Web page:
One Girl, Five Novels

Books are my most impulsive purchases. I’ll be two-hundred pages deep in one novel and next thing I know, I’m back on Amazon searching for more books. Usually this is after a glass of wine or two or maybe an entire bottle (I plead the fifth). I just have one question: who at Amazon came up with One-Click purchases?! This might be the most genius yet dangerous creation. I’ve been out of control though lately and I have five books I’m concurrently reading. I wanted to share them with you because I think all of them are worth the read. You can click on each image of the book and it'll take you directly the Amazon page, btw :)    

The Power of Myth by Joseph Campbell

This book sounds like a total snooze-fest if you’re not a geek for mythology like me. (For those who always wondered what my IG handle means – Hel is a Nordic goddess and Garm is her protective wolf-dog. You’re welcome.) However, this book is far from boring – it’s life changing. I feel like every time I open it, Mr. Campbell is speaking directly to my soul. It transformed my perspective on spirituality, creativity and love. If you’re seeking purpose, a new outlook on life or something that feeds you on a soulful level, read this.  

“People say that what we’re all seeking is a meaning for life. I don’t think that’s what we’re really seeking. I think that what we’re seeking is an experience of being alive, so that our life experiences on the purely physical plane will have resonances with our own innermost being and reality, so that we actually feel the rapture of being alive.” – Joseph Campbell

On Writing by Stephen King

This is my second time reading this book. Even if you don’t write, this book is still full of inspiration and insight from a very successful author. I tend to quote him all too often because he’s such a brilliant human. Also, The Tommyknockers by Mr. King was the first “adult” novel I ever read. I was eight. (I was an eccentric, ambitious child obviously.)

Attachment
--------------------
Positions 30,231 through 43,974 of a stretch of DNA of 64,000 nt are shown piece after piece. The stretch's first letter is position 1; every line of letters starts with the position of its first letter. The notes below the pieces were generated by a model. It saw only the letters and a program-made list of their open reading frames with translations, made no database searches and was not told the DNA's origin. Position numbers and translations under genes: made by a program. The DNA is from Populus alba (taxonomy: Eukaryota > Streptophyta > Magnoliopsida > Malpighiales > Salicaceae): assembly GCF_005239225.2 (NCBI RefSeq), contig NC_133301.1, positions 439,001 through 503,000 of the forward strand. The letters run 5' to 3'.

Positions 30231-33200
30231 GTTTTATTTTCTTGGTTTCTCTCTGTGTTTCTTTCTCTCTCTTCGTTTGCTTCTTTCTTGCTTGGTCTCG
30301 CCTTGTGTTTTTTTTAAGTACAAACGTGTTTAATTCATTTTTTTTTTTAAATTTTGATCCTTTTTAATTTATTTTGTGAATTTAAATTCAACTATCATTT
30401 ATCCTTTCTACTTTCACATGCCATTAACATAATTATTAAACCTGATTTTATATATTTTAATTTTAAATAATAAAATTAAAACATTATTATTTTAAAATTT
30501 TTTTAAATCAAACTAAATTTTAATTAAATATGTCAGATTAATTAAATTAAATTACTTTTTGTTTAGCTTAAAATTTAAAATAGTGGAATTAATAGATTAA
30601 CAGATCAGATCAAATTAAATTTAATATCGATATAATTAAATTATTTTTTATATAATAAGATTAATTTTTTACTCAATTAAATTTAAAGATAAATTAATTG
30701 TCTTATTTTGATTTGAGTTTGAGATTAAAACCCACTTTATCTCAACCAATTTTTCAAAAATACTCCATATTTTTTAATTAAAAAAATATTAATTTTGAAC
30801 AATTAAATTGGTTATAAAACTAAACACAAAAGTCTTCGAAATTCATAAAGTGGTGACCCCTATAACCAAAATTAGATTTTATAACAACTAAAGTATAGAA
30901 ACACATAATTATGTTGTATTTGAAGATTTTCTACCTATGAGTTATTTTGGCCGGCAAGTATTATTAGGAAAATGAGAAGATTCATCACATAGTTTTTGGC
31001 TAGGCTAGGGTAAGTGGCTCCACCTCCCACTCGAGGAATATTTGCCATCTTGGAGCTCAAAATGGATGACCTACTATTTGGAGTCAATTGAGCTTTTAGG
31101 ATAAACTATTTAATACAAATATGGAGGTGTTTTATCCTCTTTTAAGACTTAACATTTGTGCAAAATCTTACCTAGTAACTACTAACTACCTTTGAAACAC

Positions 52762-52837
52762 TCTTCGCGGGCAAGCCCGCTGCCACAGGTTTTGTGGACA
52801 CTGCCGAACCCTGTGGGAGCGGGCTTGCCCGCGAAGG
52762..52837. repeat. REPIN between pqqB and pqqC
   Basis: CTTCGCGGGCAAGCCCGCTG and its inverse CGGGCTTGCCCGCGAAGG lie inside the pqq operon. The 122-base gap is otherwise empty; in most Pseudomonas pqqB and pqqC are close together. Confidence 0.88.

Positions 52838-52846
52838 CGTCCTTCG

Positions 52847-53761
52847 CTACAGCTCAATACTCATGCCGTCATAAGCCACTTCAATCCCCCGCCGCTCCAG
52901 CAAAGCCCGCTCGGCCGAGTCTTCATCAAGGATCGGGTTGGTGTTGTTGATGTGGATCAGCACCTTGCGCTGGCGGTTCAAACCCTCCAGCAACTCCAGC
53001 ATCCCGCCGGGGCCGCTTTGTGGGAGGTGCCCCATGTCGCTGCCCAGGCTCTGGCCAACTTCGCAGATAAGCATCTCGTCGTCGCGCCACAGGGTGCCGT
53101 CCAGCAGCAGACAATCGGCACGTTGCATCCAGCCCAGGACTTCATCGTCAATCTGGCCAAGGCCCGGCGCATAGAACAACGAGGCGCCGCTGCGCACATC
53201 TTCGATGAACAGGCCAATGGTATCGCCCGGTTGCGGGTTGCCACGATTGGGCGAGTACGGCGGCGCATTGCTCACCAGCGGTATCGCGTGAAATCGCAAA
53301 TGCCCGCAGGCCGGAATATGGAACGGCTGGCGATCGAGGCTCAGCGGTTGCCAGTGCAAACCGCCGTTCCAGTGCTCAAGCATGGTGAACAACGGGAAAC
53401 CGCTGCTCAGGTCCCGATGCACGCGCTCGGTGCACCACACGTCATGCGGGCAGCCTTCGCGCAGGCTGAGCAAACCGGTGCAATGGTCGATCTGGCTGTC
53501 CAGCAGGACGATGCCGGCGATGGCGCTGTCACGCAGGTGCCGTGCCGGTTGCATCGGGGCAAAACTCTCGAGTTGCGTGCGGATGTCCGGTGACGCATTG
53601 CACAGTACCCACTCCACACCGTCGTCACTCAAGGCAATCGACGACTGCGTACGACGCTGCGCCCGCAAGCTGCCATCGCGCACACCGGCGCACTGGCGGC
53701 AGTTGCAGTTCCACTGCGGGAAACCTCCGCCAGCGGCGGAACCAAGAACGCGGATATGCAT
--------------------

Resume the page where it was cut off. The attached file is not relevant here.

“Kill your darlings, kill your darlings, even when it breaks your egocentric little scribbler’s heart, kill your darlings.” – Stephen King

Iron House by John Hart

Mr. Hart is a North Carolina native and used to be a defense attorney as well as a stockbroker. He’s incredibly intelligent and one of my favorite authors. Most of his books are thriller that have a reoccurring redemptive motif which makes for complex, intricate characters. Good reads and they’re especially fantastic on audiobook too.

“We can all live with doubts. It's the knowing that breaks us.” – John Hart, Iron House

Cuckoo’s Calling by Robert Galbraith

This is JK Rowling’s best kept secret. She writes a crime fiction series under the pseudonym Robert Galbraith and its absolute perfection. The plot quickly draws you in with its cast of imperfect characters and intricate plot lines. It’s reminiscent of classic crime duos from the early days of television. There are three in the series. I listened to all three on audiobook and now I am reading them just because I loved them so much. Do you ever “miss” the characters from a novel? It’s the feeling I had when the series ended.  

“We don’t love each other; we love the idea we have of each other. Very few humans understand this or can bear to contemplate it. They have blind faith in their own powers of creation. All love, ultimately, is self-love.” – Robert Galbraith, The Silkworm

The Keeper of Lost Causes by Jussi Adler-Olsen

 I’m cheating with this one. I haven’t started to read it yet except for the first page (I know, I know), but this is a series of three novels from this Danish author. The series is called Department Q and each book has a corresponding movie on Netflix right now. If you’re okay with subtitles and like crime movies, get off this site and go watch them. I was sucked into my couch for a total of nine hours watching these beautiful movies.

“But promises based on ignorance always prove disappointing.” – Jussi Adler-Olsen, The Keeper of Lost Causes.

After these, I'm at a lost as to what to read. Tell me what you guys are reading! Any good recommendations for biographies?